Australia's closest neighbour is not New Zealand, or Timor Leste, but Papua New Guinea. We have a common sea border, and the Torres Strait Islands are just a few kilometres from the Papua New Guinea mainland.
As the former colonial power we have a special relationship with Papua New Guinea, and 45 years after Independence from Australia we remain easily the largest aid donor to PNG.
It is not only in PNG's national interest, but also Australia's, for the recent upsurge in Covis-19 cases across Papua New Guinea to be treated very seriously.
Between 22 and 28 February there were 260 new cases reported – fully one third of the total number of cases reported in just one month since the pandemic began.
The number of cases is not declining and is today average between 40 and 50 a day – and even that is with only half the 22 provinces reporting testing on a daily basis. It can be see safely assumed the real case rate in much higher.
Australia provided generous cash assistance to PNG and other South Pacific nations last year to initially deal with the pandemic. There are serious questions being asked about how the Australian taxpayer funds were actually spent in PNG at the very least.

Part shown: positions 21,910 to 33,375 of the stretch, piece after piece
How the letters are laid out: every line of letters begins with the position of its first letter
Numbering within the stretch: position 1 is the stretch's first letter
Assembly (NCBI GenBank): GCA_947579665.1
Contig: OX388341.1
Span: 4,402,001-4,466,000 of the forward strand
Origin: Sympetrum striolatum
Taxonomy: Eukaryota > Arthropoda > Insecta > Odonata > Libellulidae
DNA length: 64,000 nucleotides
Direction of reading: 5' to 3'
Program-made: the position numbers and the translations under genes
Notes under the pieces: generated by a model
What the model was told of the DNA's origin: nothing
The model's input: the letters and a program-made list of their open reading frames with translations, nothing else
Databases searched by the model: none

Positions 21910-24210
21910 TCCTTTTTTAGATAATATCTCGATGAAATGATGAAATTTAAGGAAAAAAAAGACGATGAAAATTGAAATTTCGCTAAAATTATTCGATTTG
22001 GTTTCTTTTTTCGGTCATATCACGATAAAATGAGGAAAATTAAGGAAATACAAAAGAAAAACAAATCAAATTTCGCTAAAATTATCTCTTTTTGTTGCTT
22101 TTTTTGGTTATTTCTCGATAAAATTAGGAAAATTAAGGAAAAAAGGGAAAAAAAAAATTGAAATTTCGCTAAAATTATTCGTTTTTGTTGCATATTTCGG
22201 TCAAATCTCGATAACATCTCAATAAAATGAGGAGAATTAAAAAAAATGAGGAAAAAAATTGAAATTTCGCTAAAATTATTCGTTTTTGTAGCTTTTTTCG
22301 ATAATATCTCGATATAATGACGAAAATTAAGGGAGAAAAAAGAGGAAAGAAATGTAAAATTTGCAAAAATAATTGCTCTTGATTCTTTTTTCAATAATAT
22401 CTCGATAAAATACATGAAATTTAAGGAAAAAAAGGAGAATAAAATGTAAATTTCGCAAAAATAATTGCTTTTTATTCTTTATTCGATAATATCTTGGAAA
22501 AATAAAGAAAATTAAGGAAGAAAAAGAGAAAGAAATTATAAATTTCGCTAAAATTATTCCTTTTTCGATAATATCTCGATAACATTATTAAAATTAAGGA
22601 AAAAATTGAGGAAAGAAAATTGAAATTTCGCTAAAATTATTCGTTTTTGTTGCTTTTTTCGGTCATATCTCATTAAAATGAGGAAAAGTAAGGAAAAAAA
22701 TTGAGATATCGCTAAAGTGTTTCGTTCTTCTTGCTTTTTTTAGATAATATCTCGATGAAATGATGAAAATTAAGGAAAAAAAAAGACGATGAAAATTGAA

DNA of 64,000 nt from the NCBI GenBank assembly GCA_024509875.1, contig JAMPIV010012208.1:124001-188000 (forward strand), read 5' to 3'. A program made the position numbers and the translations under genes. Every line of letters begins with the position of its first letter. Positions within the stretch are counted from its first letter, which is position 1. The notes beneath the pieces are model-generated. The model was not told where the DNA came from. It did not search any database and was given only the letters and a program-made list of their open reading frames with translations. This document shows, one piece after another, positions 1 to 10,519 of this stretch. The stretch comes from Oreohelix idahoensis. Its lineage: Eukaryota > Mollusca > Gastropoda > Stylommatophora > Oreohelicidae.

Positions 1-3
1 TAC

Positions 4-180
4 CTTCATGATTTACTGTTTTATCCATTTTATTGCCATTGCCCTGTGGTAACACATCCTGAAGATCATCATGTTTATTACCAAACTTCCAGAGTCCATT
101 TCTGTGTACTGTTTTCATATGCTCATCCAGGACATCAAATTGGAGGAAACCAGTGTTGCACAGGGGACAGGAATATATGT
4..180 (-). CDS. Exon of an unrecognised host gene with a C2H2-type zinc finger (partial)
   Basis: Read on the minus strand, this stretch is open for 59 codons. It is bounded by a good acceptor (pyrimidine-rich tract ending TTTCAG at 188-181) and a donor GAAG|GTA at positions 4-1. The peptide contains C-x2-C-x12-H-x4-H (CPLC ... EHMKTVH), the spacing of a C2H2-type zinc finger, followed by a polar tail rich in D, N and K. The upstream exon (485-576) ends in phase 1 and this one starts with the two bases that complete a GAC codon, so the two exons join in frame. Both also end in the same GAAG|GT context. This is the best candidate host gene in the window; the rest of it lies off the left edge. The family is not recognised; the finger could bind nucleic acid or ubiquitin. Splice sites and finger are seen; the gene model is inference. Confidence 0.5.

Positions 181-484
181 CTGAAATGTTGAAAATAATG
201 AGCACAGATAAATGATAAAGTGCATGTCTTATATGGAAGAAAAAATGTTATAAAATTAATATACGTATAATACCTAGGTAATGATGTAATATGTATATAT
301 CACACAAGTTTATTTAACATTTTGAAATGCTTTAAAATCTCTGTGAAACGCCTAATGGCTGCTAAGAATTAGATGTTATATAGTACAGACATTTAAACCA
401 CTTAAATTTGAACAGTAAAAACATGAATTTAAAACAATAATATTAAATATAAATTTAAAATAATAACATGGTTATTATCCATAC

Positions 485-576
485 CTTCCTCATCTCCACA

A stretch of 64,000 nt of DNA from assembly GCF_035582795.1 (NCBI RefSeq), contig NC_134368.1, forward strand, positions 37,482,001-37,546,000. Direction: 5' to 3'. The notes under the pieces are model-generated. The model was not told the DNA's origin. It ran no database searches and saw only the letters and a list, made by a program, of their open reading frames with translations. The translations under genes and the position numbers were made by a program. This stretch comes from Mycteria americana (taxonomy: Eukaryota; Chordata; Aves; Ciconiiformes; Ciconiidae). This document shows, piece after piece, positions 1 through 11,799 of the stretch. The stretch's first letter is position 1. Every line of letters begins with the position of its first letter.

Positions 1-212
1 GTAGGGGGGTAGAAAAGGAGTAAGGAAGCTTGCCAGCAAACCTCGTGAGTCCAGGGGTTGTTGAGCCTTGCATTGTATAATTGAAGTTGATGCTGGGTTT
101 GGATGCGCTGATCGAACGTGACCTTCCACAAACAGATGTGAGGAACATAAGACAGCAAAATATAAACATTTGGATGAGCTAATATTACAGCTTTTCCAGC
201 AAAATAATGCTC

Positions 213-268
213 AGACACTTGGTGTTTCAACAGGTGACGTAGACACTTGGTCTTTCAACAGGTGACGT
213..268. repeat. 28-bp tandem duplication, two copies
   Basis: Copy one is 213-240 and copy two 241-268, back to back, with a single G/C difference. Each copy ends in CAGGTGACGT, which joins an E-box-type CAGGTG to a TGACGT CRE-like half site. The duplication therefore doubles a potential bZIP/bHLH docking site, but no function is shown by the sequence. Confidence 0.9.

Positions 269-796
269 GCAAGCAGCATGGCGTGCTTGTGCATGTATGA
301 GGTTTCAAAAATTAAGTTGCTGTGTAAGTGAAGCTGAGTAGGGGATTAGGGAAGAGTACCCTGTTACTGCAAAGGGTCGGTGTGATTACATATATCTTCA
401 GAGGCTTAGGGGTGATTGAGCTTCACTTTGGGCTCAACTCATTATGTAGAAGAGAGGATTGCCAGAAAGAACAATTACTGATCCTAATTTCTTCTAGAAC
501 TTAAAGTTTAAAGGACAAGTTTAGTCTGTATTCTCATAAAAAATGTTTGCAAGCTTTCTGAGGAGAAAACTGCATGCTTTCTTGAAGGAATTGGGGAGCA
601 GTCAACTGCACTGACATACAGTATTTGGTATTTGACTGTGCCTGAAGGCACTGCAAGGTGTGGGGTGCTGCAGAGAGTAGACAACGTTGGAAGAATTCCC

They certainly have not been spent on a robust testing regime. Since February last year just over 50,000 tests have been conducted in a population of between 8.5 and 9 million men, women and children!!
There may be a number of reasons why virus case numbers have escalated – increased testing is not among them.
In my view the key factor is the totally dysfunctional state of the PNG health system, at national and provincial levels. At independence "health" was a devolved or decentralised function, done without adequate personnel or financial resource to meet the health needs of a population principally living in rural, coastal and remote communities.
Since Independence in 1975, the number of rural health centres has declined by as much as 50 per cent. That is despite a rapidly growing population.
As a result, some key and troubling health indicators have been stagnant at best and gone backwards at worst. Infant mortality, the incidence of diseases such as malaria have increased. Even diseases that had once been conquered such as cholera have returned.
As with the rise in Covid-19 cases, the alarming rise in other serious and fatal illnesses can be largely attributed to the run down state of the public health system. Church health services have been maintained but they cannot carry the burden for the majority of the nation.
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